Depending on the day, coffee is either the number one or two most consumed beverage in the world. It is enjoyed daily by hundreds of millions of people in virtually every country around the globe.
Many fresh roasted coffee lovers have no idea how their favorite morning cup of coffee is ‘made’. This article briefly explains the process of roasting gourmet coffee beans and how those wonderful flavors and aromas’ get into your morning cup!
It takes around fifteen to twenty minutes to roast gourmet coffee beans using a typical small commercial gas roaster. The usual rule-of-thumb is the quicker 84 Cofeethe roast, the better the coffee.
Short roasting retains the largest percentage of the gourmet coffee bean’s aromatic properties. Slow roasting gourmet coffee beans results in the beans baking and usually prevents them from developing fully. Also slow roasting normally won’t produce bright roasts and typically makes the beans hard instead of brittle even after the color standard has been attained.
Gourmet coffee beans have varying degrees of moisture when they are green or raw. The best fresh roasted coffee is created by first starting the roasting process with a slow fire until some of the moisture has been driven out of the bean. If too much heat is used at the beginning of the roasting process there is a high risk of “tipping” or charring the little germ at the end of the bean which is the most sensitive part of the bean.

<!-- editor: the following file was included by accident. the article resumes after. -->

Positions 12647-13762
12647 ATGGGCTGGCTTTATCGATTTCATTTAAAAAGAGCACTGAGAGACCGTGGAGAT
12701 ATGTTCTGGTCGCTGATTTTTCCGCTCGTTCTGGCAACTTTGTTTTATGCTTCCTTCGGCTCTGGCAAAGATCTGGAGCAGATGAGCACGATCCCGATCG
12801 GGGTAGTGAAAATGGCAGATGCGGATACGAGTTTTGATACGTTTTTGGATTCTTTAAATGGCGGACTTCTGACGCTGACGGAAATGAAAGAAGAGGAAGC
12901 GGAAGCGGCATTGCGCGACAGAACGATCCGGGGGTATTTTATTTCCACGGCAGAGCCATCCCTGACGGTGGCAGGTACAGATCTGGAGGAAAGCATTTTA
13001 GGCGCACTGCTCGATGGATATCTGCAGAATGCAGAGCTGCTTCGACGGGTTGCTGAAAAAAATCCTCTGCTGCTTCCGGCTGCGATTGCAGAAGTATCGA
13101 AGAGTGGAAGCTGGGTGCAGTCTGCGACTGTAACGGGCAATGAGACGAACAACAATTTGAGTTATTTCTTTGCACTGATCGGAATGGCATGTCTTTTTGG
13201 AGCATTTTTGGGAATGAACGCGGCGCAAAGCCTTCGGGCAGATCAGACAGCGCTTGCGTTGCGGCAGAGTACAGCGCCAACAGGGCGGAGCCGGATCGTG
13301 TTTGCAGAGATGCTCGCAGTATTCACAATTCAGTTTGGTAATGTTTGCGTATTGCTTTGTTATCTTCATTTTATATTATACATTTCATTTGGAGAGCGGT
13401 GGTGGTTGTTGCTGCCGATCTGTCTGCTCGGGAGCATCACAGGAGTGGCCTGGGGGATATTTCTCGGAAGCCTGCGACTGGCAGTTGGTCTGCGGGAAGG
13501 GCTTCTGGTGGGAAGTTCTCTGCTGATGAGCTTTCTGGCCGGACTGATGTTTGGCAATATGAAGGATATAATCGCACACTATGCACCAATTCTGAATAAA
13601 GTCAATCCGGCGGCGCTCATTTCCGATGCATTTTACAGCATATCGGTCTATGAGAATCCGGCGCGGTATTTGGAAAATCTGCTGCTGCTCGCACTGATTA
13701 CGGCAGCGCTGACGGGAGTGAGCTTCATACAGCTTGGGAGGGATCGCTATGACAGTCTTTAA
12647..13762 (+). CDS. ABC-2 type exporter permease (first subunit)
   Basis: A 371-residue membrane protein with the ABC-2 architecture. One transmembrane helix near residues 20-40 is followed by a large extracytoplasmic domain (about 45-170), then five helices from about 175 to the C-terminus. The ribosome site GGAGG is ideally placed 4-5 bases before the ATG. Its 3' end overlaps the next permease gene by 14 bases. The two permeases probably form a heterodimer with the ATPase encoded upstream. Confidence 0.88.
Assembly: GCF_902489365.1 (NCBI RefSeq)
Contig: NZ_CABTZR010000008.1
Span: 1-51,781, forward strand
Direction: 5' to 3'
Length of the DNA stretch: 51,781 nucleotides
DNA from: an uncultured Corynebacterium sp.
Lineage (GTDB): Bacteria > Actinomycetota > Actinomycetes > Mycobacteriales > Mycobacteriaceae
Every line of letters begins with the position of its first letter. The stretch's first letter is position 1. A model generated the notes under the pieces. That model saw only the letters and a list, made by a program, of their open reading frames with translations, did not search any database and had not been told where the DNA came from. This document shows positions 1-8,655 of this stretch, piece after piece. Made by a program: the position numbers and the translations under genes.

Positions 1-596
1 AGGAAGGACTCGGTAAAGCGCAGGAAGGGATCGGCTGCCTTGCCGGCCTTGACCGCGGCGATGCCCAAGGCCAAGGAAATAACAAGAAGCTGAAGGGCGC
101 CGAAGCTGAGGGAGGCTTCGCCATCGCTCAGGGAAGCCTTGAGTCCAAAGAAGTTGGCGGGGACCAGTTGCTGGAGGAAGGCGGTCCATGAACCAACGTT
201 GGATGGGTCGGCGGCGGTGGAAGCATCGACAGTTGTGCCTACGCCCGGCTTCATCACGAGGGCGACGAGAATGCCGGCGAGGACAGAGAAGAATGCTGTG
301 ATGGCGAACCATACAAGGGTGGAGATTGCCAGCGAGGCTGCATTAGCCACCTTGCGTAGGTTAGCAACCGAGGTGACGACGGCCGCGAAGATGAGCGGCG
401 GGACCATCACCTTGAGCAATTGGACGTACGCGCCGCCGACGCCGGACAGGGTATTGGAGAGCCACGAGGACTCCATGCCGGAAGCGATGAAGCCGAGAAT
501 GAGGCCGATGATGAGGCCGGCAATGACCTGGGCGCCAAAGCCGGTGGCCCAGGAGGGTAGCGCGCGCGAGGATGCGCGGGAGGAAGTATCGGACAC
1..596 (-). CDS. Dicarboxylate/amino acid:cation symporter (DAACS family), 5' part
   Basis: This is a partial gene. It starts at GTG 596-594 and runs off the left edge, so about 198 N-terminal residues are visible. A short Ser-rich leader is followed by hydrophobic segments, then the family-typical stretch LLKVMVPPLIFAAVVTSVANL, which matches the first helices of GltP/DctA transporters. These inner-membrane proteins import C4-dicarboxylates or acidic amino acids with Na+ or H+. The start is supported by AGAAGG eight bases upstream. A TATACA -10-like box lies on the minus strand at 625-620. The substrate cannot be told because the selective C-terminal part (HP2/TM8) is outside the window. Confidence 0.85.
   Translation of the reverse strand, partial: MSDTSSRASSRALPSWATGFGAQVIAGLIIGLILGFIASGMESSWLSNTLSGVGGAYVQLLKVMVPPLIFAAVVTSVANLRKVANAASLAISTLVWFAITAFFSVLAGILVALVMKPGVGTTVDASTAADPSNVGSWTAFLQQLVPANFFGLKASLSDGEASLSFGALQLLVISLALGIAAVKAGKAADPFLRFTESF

“Kissing The Cheeks” of a gourmet coffee bean is caused by loading too many beans in the roasting cylinder at one time and revolving the roasting cylinder too fast. This causes some of the beans to ride the cylinder walls for a complete revolution instead of falling off the sides into the cylinder as it revolves. As a result one face of the gourmet coffee bean gets burned or ‘kissed’.
There are no universal standards for coffee roasting. Because roasting is part ‘art’, a roaster will develop a personal blend and roast combination and establish that blend/roast combination as a sample ‘type’ to be used as the in-house standard the next time a batch of that blend/roast is roasted. Coffee drinker’s tastes run the entire gambit of roasting possibilities, from light roasted to extremely dark roasts.
Many roasters use the following roasting classifications:
A city roast is a dark roasted bean. A full city roast is a few degrees darker yet. A French roasted bean is cooked until the natural oil appears on the surface. And an Italian roasted bean is roasted until it is carbonized so it can be easily powdered.
In the United States, lighter roasted beans are favored on the west coast, the darkest roasts are enjoyed in the south and a medium-colored roast is the primary roast enjoyed on the east coast. Coffee drinkers in Boston especially enjoy cinnamon roasted coffee.
Coffee loses weight during the roasting process. The amount of weight lost varies according to the degree of roasting and the nature of the bean. Green beans, on average, loose sixteen (16%) percent of their weight during the roasting process. Typically one hundred pounds of coffee in the cherry produces twenty-five pounds in the parchment. One hundred pounds in parchment produces eighty-four pounds of cleaned coffee. And one hundred pounds of cleaned coffee produces eighty-four pounds of fresh roasted coffee.